Organic cotton clothing is about  ‘Sustainability’ – creating clothing with a 360-degree approach to ensure that all involved parties including the environment, the consumer and future generations are kept in mind. It’s a philosophy of ‘Sarve sukhino bhavantu’ (May everyone live happily).

An organic cotton garment means that

1 – The farmer is looking beyond immediate yield and is willing to detoxify his land of harsh chemicals and fertilizers by making it a pesticide-free zone for three years at a minimum

2 – Various third party certifying agencies such as SA Certification (Soil Association) help test and evaluate the authenticity of the land during these three years. Some of these certification agencies are NGOs themselves that initially started working in this field to prevent farmer suicides and have now progressed to do more. Various NGOs also help the farmer with tools and training during this period.

3- Seeds used are heirloom/natural seeds, which help preserve the diversity of cotton. This stops seed or company monopoly as well

4 – Various bio PMTs (Pest Management Techniques) that are scientifically proven are used to maintain yield

5 – Better irrigation techniques are practiced for better yield among other seasonal techniques to ensure better yield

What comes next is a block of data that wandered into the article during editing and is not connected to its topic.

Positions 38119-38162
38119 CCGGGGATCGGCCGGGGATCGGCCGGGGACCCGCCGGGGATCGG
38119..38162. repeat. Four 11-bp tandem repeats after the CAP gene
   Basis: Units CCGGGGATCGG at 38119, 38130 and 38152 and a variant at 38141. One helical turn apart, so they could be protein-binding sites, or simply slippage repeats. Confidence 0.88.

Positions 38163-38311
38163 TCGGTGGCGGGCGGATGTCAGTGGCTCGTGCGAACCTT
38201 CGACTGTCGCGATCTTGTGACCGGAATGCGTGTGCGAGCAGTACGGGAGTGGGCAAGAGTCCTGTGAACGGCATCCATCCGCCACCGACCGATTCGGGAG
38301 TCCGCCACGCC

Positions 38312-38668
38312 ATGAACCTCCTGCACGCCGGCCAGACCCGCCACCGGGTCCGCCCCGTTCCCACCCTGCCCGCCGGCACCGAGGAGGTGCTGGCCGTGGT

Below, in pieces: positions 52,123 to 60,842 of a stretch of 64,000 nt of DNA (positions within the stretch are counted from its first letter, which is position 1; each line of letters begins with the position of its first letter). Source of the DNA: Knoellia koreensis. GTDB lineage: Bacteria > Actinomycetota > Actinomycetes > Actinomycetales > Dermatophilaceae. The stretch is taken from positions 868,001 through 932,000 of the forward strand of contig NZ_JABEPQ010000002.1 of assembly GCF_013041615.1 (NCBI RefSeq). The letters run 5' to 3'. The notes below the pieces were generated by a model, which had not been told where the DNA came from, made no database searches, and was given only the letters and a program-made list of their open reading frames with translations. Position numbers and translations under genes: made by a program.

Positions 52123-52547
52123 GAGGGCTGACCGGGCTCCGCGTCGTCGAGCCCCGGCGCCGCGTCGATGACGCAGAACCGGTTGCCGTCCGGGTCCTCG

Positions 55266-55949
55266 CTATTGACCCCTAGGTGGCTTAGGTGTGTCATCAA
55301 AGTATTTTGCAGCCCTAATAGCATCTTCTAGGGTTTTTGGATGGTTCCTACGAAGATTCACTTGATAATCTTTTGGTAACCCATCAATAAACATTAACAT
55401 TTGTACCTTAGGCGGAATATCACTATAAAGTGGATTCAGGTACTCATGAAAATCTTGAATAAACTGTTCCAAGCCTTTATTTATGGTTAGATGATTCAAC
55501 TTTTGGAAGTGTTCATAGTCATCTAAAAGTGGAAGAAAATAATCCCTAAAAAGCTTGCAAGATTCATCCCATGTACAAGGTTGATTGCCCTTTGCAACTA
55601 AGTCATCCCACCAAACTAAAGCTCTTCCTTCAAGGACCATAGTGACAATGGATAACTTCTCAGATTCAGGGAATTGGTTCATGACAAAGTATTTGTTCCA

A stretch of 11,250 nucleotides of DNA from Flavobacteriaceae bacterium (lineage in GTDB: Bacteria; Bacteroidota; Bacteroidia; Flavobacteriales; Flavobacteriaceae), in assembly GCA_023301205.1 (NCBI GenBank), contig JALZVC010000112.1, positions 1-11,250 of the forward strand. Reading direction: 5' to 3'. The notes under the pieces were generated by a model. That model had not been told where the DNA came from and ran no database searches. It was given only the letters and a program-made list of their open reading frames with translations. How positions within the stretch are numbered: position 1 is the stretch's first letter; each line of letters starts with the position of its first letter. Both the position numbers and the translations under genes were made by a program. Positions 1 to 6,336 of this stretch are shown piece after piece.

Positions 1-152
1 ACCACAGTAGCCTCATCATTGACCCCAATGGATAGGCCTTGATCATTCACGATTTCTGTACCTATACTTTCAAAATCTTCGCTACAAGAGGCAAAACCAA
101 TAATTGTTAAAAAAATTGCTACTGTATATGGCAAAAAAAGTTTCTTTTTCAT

6 – Dyes are either natural dyes (which are yet to be widely available and gain popularity) or certified eco-friendly dyes, which upon using a purifier will not release any chemicals harmful to the flora and fauna of a water ecosystem

7 – Every little detail like – the threads used during the stitching of the garment, the water used during ironing just before packing, etc – are all checked for eco-friendly measures

8 – Some of the standards even include additional check points – if the garment factory workers were paid fairly, if they have adequate sanitation, if their children are attending school, so on and so forth. Pretty cool, isn’t it?

9 – Last, but not the least, surprise checks are made at any point in the lifecycle by picking a random shirt of the rack at any step to check for prohibited chemicals.

Buying organic cotton clothing